Women in a Changing World
First Dame Margery Corbett Ashby
Memorial Lecture, July 26, 1982
The life and work of Dame Margery spanned almost a century, from her birth in April 1882, to her death last year. Rarely has a century so exemplified Disraeli's maxim that in a progressive country change is constant. Dame Margery, who was instrumental in bringing about so much change, was herself born into a world of change. It was a world of political change, where not only women were deprived. It is obvious that the issue of women's right to vote arises only when people's right to vote has been established, or at least is on the agenda. For most of human history it has been absent. In 1882, only thirty-three percent of men had the right to vote. Two years later the Reform Bill doubled that percentage, extending civil rights to an extra two million men.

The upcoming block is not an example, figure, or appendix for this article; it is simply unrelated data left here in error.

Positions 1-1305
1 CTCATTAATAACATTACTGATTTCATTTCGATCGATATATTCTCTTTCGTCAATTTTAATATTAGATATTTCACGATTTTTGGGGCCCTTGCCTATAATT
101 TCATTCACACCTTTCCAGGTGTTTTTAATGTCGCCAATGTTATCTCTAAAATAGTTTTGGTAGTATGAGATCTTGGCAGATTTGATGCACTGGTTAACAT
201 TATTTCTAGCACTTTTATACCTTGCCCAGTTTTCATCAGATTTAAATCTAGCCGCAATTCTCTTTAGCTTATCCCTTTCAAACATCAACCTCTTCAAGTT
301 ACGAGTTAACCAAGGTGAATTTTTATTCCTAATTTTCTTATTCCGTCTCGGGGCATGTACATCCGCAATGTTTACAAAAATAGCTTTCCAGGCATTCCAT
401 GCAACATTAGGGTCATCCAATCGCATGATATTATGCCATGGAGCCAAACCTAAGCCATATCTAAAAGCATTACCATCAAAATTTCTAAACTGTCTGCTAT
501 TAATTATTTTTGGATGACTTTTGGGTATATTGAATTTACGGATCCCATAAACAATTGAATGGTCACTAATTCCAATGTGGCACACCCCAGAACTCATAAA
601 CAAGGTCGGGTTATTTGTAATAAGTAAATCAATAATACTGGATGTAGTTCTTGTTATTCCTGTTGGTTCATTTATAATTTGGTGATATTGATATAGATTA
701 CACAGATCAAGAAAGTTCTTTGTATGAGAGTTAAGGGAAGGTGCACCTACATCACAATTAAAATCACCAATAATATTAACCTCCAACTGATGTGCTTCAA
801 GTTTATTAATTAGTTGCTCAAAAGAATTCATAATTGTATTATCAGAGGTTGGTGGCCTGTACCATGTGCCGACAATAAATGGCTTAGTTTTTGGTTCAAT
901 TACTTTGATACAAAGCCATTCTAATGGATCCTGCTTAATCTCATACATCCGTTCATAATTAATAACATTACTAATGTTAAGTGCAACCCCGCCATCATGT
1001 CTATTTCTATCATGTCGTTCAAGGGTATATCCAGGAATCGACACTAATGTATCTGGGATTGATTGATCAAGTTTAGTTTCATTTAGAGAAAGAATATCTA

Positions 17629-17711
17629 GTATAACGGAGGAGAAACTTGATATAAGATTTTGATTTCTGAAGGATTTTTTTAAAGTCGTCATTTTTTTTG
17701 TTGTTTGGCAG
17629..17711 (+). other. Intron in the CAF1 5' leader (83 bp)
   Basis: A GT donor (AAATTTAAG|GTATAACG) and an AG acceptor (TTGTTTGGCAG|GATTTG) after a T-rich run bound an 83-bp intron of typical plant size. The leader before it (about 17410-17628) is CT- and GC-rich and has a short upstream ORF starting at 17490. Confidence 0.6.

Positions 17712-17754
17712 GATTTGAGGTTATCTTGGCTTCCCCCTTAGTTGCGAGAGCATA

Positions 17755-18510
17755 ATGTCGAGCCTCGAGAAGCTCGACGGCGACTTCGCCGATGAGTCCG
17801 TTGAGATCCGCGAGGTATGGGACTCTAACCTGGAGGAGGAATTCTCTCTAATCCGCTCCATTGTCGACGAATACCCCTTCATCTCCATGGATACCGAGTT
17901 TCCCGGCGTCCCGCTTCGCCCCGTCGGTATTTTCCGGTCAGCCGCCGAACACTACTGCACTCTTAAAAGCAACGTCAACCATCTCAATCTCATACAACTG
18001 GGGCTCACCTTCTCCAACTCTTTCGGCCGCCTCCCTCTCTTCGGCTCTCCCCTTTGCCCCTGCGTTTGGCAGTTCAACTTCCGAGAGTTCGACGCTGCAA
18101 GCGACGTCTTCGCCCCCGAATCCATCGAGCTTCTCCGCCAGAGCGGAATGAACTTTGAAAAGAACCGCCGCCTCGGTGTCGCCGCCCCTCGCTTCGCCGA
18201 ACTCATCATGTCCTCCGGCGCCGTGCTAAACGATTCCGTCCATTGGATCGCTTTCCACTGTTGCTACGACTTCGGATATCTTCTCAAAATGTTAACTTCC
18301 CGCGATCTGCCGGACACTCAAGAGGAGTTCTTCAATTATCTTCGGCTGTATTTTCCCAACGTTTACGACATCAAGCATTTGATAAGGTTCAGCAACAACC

It was a world of educational change. Elementary education had just been made compulsory by an Act of 1880. Schools and colleges for women were springing up. Newham College, Cambridge, where Dame Margery was to take a degree in classics, had been founded in 1871. It was a world of scientific and religious change. In 1882, Charles Darwin, whose theory of evolution had challenged many accepted beliefs, disturbed many faiths and brought about a radical change in all human thought, was buried in Westminster Abbey, to the disgust of many churchmen. Some years earlier, Bishop Samuel Wilberforce of Oxford, in his arguments with the Darwinians, had shown the typically Victorian chivalrous attitude to women. He said that he could accept that his grandfather might have been descended from an ape, but not his grandmother.